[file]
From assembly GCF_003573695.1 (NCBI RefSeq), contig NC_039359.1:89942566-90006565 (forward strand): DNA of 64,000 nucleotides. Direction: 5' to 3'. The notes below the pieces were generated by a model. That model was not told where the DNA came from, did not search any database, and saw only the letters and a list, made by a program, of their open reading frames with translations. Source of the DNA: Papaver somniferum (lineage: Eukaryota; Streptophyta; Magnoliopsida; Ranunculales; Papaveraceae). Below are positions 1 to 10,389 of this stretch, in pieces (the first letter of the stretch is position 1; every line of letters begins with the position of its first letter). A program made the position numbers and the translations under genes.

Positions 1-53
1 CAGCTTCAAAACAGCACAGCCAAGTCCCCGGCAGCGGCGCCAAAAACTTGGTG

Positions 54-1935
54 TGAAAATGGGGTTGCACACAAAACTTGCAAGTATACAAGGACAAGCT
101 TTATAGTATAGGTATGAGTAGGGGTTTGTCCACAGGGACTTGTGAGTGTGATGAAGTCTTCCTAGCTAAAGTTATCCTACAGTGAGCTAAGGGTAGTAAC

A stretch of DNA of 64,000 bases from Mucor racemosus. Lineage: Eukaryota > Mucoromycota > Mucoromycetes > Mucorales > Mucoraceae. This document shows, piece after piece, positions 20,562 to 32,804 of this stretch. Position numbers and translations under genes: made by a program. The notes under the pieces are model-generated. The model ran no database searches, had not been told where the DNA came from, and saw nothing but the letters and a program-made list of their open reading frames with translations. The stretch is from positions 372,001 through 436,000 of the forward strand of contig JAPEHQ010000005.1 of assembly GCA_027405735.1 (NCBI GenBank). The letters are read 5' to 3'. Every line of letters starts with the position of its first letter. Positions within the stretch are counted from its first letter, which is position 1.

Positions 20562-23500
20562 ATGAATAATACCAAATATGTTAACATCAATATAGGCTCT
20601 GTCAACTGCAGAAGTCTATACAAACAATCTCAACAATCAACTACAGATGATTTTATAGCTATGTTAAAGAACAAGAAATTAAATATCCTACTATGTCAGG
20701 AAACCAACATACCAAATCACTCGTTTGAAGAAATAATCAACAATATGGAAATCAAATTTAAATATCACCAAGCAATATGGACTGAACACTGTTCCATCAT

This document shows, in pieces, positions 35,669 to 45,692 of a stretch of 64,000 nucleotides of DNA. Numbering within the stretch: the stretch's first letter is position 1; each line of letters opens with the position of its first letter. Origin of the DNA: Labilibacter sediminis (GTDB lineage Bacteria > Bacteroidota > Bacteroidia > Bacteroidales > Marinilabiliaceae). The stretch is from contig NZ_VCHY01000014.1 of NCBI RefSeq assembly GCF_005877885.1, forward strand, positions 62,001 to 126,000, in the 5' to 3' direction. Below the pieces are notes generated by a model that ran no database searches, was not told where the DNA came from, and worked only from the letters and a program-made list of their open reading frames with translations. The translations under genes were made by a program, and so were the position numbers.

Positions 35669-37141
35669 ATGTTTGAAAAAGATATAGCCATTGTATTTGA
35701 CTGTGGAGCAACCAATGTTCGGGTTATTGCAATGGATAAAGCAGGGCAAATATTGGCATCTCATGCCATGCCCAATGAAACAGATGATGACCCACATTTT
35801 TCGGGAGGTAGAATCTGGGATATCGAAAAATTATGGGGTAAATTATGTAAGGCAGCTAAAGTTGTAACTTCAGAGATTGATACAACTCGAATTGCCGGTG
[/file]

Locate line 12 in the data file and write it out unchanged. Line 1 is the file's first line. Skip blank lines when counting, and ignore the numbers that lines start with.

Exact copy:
This document shows, in pieces, positions 35,669 to 45,692 of a stretch of 64,000 nucleotides of DNA. Numbering within the stretch: the stretch's first letter is position 1; each line of letters opens with the position of its first letter. Origin of the DNA: Labilibacter sediminis (GTDB lineage Bacteria > Bacteroidota > Bacteroidia > Bacteroidales > Marinilabiliaceae). The stretch is from contig NZ_VCHY01000014.1 of NCBI RefSeq assembly GCF_005877885.1, forward strand, positions 62,001 to 126,000, in the 5' to 3' direction. Below the pieces are notes generated by a model that ran no database searches, was not told where the DNA came from, and worked only from the letters and a program-made list of their open reading frames with translations. The translations under genes were made by a program, and so were the position numbers.